Caesarean delivery is safe and reliableBut this service is only available in 5.1 percent of the public health institutions, which has compelled pregnant women to go to private hospitals.
Childbirth is a physiological phenomenon. It seems like a simple process, but even now 239 women in 100,000 in Nepal die due to complications during pregnancy, childbirth and the post-natal period. The mode of childbirth or labour may be vaginal, which is the most natural: The baby descends through the vaginal canal. This is popularly known as normal delivery. It may be instrumented, that is assisted vaginal delivery with the help of vacuum or forceps; or it may be a caesarean section (C-section), that is delivery of the foetus through incisions in the anterior abdominal (laparotomy) and the uterine wall (hysterectomy). According to the Nepal Demographic and Health Survey 2016, only 57 percent of the children born in Nepal are born in health centres and hospitals.
C-section is the last option for childbirth. Common causes include cephalopelvic disproportion (the foetal head is bigger than the maternal pelvis), prior caesarean, failed progression in labour, abnormal foetal heart rate, mal-presentations, multiple gestations, suspected foetal macrosomia, foetal distress, meconium stained, severe oligohydramnios and non-progression of labour. Besides medical causes, social causes or maternal issues like fear of pain or intolerance to labour pain, birth on specific date and time, intolerance to long-lasting deliveries, misconception about genital damage after vaginal delivery and lower tolerance to any complications or outcomes other than the perfect baby also lead to C-section on demand. These C-sections on demand usually occur in private hospitals only.
The rate of C-section is increasing globally. In 2014, the caesarean section rate in the United States was 32.2 percent, up from 20.7 percent in 1996. According to a 2015 World Health Organisation statement, the C-section rate was 40.5 percent in Latin America, 25 percent in Europe, 19.2 percent in Asia and 7.3 percent in Africa. In 2016, Japan conducted a retrospective study at 125 institutions and concluded that the overall C-section rate was found to be 37.3 percent. In Nepal, the proportion of caesarean sections increased slightly in 2016-17 to 10.1 percent of expected live births from 7.6 percent in 2013-14. According to the Nepal Demography and Health Survey 2016, the caesarean section rate was 35 percent in private hospitals and 12 percent in public institutions.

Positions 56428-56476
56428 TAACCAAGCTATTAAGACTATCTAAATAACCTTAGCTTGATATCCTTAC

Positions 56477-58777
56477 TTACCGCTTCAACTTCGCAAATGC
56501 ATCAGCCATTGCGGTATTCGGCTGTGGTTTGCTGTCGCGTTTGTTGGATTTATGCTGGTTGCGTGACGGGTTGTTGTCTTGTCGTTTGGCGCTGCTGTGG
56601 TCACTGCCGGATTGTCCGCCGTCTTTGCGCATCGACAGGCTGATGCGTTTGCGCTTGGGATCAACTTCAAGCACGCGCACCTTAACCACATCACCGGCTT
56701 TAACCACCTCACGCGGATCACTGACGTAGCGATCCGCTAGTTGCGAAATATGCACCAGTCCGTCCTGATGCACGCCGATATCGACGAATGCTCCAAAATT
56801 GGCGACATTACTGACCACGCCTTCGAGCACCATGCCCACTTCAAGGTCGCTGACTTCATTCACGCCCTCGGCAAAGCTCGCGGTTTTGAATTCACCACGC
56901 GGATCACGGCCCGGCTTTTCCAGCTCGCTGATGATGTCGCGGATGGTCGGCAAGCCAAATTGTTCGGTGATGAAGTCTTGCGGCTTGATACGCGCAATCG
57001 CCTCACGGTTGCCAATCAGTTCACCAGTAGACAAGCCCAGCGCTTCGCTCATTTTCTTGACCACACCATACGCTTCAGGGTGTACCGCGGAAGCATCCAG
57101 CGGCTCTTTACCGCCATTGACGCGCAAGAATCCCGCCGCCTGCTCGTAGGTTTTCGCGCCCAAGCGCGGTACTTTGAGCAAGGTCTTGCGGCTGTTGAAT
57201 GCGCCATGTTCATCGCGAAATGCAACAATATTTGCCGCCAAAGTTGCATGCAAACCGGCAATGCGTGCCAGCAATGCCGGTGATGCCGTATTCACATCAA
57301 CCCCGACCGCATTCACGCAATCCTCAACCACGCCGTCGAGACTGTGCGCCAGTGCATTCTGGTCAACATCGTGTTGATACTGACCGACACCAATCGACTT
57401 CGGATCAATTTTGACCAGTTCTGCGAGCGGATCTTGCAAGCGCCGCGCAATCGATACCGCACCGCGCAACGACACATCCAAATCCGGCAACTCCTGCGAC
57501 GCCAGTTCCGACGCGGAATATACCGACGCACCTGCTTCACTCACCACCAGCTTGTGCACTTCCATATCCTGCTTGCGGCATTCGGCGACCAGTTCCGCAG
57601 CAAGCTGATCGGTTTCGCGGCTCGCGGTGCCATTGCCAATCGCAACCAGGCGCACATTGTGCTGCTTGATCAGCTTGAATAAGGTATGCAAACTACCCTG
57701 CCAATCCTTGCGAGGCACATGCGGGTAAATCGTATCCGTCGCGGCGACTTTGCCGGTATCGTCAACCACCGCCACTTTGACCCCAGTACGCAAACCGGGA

In Nepal, the health of pregnant women and maternity services are accorded high priority. The state has given high importance to pregnant women and made efforts to provide maternity services. The state, undoubtedly, has expanded maternity services effectively to control pregnancy deaths. The Safe Mother Package including cash gifts for having regular health check-ups to ensure a safe pregnancy, free delivery (including caesarean) at health institutions and transport allowance from the government shows that the country has given high priority to safe motherhood.
According to the 2015-16 annual report of the then Ministry of Health and Environment, there are a total of 2,018 health institutions in Nepal that have normal delivery facilities including birthing centres, Basic Essential Obstetric Care and Comprehensive Essential Obstetric and Neonatal Care. Among them, there are 104 Comprehensive Essential Obstetric and Neonatal Care units including tertiary level hospitals which have the facility of caesarean service. Only 5.1 percent of the public health institutions have the facility of caesarean service which has compelled pregnant women to go to private hospitals. Moreover, most labour cases in private hospitals are referred from public hospitals. C-section on demand only occurs in private hospitals as public health institutions are overcrowded and unable to address social and maternal (non-medical) indications.
Caesarean section is safe and available and can be planned, even though it is the last option for childbirth. C-section increases the duration of hospital stay and has higher chances of infection and other complications in comparison to vaginal delivery. This increases the unit cost and burden of childbirth. But if the service is available, neither health service providers nor patients will want the risk of vaginal delivery, resulting in a higher C-section rate where the service is available.
Dr Shah is an obstetrician/gynaecologist at Morang Cooperative Hospital, Biratnagar.